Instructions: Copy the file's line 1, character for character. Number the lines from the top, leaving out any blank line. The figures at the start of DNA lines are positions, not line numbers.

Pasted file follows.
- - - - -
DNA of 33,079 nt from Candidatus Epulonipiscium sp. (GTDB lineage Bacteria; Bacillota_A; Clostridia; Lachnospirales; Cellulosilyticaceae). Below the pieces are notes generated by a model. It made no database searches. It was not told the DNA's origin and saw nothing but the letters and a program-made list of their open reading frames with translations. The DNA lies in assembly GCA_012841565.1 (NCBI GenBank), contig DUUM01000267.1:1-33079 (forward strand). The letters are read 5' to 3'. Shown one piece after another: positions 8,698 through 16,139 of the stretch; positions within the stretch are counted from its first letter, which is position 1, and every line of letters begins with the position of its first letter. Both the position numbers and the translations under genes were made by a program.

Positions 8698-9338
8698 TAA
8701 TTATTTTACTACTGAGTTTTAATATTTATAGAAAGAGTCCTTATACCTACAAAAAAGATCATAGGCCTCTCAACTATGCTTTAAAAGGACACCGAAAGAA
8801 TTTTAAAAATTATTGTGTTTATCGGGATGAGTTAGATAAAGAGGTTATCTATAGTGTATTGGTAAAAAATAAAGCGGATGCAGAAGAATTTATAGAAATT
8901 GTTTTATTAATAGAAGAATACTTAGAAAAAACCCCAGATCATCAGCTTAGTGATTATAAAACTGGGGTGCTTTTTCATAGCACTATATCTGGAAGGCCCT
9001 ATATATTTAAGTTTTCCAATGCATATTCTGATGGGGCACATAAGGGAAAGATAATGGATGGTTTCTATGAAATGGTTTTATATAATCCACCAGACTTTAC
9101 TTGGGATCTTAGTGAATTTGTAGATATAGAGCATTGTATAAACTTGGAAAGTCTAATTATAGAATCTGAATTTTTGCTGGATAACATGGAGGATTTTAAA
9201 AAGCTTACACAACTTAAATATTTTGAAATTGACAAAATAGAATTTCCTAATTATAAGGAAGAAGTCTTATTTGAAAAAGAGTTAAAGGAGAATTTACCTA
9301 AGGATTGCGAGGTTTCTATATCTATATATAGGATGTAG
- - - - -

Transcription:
DNA of 33,079 nt from Candidatus Epulonipiscium sp. (GTDB lineage Bacteria; Bacillota_A; Clostridia; Lachnospirales; Cellulosilyticaceae). Below the pieces are notes generated by a model. It made no database searches. It was not told the DNA's origin and saw nothing but the letters and a program-made list of their open reading frames with translations. The DNA lies in assembly GCA_012841565.1 (NCBI GenBank), contig DUUM01000267.1:1-33079 (forward strand). The letters are read 5' to 3'. Shown one piece after another: positions 8,698 through 16,139 of the stretch; positions within the stretch are counted from its first letter, which is position 1, and every line of letters begins with the position of its first letter. Both the position numbers and the translations under genes were made by a program.